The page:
As of 11:30 p.m., Rushton had 3,417 votes, followed by Lockhart with 1,829, according to unofficial results from Elections Nova Scotia.

Duchesne earned 292 votes and McCulloch had 235 in the riding held until January by former PC party leader Jamie Baillie that includes Oxford, Parrsboro and Springhill.

•Meet the 4 candidates vying for office in Cumberland South

Rushton said the concerns he was hearing on doorsteps were ER closures and roads. He said he plans to work with all sides of government to solve some of the health care issues in the riding related to ER closures and a lack of family doctors.

He attributed his success to his ability to appeal to a broad range of voters.

"I managed to pull in some of those ages who haven't necessarily voted ever, I think," said Rushton. "I was hearing stories on the doorstep right up until today that people who never, ever voted and they were happy that there was a younger person running and they wanted to support it to see what would happen."

Lockhart wished Rushton the best of luck, and appeared to suggest both the Tories and Liberals were to blame for his defeat.

"I heard a lot of people make negative comments on the [premier] or whatever and I was up against that and it was hard to defend that," he said.

"Jamie [Baillie,] I think that he disappointed everybody a lot and I guess not enough because I didn't win … I just think this area has been Conservative for a long time."

Interim PC Leader Karla MacFarlane said in statement Rushton's win sends a message to the governing Liberals.

"People in Cumberland South need doctors, they need their roads repaired, they need better access to emergency health care, and they need more action from Stephen McNeil and his Liberal government," said MacFarlane. "They were clear tonight that they do not have trust in this premier to deliver on these things."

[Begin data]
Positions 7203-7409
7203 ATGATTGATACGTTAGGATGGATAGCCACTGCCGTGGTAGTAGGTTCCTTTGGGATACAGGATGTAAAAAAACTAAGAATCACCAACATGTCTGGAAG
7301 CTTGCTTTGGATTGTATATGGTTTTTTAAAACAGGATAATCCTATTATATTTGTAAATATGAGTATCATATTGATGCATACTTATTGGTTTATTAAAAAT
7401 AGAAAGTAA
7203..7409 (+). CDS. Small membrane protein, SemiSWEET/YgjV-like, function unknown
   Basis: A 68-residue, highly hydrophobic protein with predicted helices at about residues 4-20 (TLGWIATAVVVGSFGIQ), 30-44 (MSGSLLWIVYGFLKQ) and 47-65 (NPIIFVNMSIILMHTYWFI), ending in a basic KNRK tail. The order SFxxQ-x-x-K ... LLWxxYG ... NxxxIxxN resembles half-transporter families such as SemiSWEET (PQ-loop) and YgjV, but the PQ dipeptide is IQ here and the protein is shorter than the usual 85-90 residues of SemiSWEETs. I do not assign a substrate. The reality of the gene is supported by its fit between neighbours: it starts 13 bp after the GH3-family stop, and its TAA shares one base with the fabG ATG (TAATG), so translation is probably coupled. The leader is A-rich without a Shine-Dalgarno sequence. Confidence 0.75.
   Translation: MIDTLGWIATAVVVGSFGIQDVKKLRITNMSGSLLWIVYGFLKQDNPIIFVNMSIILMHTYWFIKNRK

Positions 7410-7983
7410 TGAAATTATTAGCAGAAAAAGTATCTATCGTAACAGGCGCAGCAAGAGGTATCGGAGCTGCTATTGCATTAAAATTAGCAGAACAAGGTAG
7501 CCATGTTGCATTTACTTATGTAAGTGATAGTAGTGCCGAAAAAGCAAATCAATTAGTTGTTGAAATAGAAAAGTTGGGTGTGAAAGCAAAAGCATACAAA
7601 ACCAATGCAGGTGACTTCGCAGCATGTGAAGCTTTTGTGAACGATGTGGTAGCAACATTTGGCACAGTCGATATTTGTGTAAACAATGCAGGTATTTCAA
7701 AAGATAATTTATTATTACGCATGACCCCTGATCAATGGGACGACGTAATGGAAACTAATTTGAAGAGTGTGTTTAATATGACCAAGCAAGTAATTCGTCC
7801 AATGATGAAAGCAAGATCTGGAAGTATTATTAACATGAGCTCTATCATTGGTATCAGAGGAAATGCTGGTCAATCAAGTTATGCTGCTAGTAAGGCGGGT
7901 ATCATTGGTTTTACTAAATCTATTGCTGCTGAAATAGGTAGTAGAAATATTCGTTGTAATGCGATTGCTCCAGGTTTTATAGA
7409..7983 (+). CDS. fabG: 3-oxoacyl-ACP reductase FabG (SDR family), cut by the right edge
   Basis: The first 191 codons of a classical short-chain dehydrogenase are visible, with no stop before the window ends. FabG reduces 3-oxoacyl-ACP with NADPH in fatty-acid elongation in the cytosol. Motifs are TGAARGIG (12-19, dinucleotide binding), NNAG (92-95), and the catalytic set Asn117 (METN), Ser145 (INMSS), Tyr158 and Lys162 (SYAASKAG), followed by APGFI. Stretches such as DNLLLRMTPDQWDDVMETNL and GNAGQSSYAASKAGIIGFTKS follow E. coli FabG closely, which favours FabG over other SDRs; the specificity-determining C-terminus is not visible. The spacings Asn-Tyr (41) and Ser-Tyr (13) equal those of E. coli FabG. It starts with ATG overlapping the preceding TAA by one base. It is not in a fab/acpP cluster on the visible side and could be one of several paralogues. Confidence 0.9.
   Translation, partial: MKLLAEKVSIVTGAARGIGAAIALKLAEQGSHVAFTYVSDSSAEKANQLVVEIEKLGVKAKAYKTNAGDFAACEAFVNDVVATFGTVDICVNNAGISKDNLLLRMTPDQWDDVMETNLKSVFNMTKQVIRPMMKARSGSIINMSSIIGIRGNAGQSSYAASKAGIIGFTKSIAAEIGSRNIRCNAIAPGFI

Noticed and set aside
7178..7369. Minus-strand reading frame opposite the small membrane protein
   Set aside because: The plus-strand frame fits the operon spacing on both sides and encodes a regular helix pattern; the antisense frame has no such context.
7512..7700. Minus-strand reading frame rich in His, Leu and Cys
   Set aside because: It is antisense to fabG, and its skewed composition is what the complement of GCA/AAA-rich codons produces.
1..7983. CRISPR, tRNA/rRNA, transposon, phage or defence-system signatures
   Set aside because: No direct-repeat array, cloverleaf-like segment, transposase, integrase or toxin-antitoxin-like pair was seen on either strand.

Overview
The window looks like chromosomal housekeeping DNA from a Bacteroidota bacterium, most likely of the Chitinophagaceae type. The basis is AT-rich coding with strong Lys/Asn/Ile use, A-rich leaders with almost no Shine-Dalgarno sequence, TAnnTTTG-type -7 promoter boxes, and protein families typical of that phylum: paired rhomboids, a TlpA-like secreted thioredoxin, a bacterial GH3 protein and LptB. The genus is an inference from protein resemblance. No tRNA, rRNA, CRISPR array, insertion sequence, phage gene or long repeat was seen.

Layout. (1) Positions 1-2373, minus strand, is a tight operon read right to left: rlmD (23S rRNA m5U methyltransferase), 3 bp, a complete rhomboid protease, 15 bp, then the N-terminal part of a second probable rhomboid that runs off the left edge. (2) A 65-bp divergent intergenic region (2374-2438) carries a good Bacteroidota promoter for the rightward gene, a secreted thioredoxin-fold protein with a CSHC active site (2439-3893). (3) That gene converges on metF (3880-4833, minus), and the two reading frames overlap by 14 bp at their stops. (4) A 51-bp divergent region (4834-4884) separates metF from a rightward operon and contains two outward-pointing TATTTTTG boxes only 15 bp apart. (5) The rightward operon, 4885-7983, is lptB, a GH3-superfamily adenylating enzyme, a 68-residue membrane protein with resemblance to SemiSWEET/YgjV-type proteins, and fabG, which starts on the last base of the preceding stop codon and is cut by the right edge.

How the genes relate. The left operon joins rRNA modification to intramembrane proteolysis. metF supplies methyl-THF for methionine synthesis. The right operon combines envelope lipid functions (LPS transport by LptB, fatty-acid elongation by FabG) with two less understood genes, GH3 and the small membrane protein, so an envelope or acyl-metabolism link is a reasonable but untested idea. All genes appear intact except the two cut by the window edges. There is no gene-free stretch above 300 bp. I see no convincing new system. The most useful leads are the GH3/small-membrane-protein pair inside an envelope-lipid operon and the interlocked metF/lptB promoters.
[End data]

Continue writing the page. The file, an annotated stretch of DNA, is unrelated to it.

Baillie forced to resign

Baillie was forced to resign in January following an investigation into his behaviour, after someone came to the party with an allegation he had acted inappropriately.

Sources told CBC News the allegation involved a female staff member in the caucus office. Party officials refused to discuss the details of their investigation.

Baillie first won the riding in a 2010 byelection with 57 per cent of the vote.

In the 2013 general election, Baillie won by 771 votes.

In last year's May election, Liberal candidate Kenny John Jackson lost to Baillie by 757 votes.

Liberals had high hopes

With the Liberals getting 40 per cent of the vote in the 2017 campaign, Premier Stephen McNeil told reporters in May that it was a good showing of support for the party and an opportunity for Cumberland South to have a seat at the caucus table with the governing party.

McNeil joined Lockhart on the campaign trail while showcasing the pre-byelection announcements of a new elementary school in Springhill and a long-awaited replacement bridge near Amherst.

The Liberal message was criticized as an old politics routine by both NDP Leader Gary Burrill and Rushton, but McNeil said the school and bridge were not election issues and would be built no matter who holds the seat.

The PCs now hold 17 seats in the Nova Scotia House of Assembly. The Liberals have 27 and the NDP hold 7.

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Cumberland South NS by election June 19th